The PS model assumes that a new population of Nb individuals suddenly moves into a new habitat and become subject to directional selection. In the case in which the beneficial allele in pop2 originates from standing genetic variation in the ancestral population, Nbf0 copies of this beneficial allele simultaneously become subject to directional selection with equal selective advantages. In reality, the process of establishing a new population might be more gradual than posited in the PS model. Our second model of adaptive niche expansion attempts to capture the gradual ecological process in the establishment of derived population. We consider a scenario in which a parental population (pop1) continuously sends migrants to a new habitat. It is assumed that most migrants die or fail to reproduce at a rate sufficient enough to establish a new population. However, if one or more migrants carry an allele that confers a reproductive success in the new environment, a new population (pop2) might be created by the descendants of the migrants that inherited the adaptive allele. It is assumed that migration from the main population continues after the establishment of the derived allele. Subsequently, the introgression of neutral alleles from the parental to the derived population will occur, homogenizing the pattern of variation in two populations except at loci closely linked to the adaptive locus. We refer to this scenario of adaptive niche expansion as the genotype-dependent colonization and introgression (GDCI) Model (Figure 1B). Depending on the cumulative effects of migration, the GDCI model may generate a signature of selection similar to that of the PS model.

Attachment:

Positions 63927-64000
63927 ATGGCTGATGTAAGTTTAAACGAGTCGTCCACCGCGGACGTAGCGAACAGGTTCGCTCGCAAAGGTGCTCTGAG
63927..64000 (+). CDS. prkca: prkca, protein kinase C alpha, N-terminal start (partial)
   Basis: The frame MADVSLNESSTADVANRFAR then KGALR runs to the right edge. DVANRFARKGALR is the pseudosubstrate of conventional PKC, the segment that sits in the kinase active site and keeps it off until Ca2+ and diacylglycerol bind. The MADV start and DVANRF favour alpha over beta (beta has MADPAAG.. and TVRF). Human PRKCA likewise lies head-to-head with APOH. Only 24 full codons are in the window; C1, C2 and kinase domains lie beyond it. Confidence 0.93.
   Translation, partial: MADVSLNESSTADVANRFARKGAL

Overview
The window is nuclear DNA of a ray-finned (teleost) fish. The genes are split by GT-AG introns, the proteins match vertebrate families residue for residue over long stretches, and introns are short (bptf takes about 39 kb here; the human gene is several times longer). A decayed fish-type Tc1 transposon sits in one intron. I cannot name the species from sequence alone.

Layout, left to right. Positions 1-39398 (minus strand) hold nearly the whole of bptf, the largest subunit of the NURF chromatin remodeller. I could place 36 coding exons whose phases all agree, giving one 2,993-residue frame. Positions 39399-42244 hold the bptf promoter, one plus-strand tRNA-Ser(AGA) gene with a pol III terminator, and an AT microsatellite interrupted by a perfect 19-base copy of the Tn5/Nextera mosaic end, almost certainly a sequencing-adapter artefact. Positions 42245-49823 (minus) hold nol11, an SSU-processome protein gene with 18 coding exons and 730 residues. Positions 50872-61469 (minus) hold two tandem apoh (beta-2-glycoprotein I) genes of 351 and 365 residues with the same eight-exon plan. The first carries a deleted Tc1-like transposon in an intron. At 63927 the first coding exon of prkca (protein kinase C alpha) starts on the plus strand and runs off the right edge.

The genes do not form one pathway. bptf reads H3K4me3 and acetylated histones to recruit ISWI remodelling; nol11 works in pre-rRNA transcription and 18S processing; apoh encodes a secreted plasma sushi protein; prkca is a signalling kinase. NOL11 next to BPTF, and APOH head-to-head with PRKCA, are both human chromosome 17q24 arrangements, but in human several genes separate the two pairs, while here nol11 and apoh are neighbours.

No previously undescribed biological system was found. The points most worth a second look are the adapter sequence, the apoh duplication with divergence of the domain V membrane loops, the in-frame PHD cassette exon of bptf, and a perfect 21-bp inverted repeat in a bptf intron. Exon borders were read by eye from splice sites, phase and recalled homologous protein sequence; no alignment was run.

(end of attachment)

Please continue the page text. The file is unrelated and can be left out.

The Wright–Fisher model, or other models of reproduction that require specifying the population size at a given time, is not convenient to be applied here because the growth of the derived population must be modeled separately. Furthermore, if the derived population is a mixture of migrants carrying different genotypes with different fitness, the growth rate of the population depends on the exact genetic composition of the population (each nonadaptive allele produces less than one descendant on average, and thus gets eliminated eventually. However, they do not disappear immediately). We thus use the following simple model of reproduction to allow the feedback between demography and selection. The evolutionary dynamics of different alleles is specified by the absolute, rather than relative, fitness that is a function of ecological parameters. Consider a population of N haploid individuals that reproduce in discrete generations and, during reproduction, may randomly pair and perform recombination. Let WX be the absolute fitness (the expected number of its descendants into the next generation) of an individual carrying genotype X in the given environment. The number of offspring in the next generation from each individual is Poisson distributed with parameter WX. Then, the total number of individuals may increase or decrease stochastically between generations. In the GDCI model above, all individuals in the parental population (pop1) are assumed to have the same fitness. We model the absolute fitness in pop1, for all genotypes, as

equation M9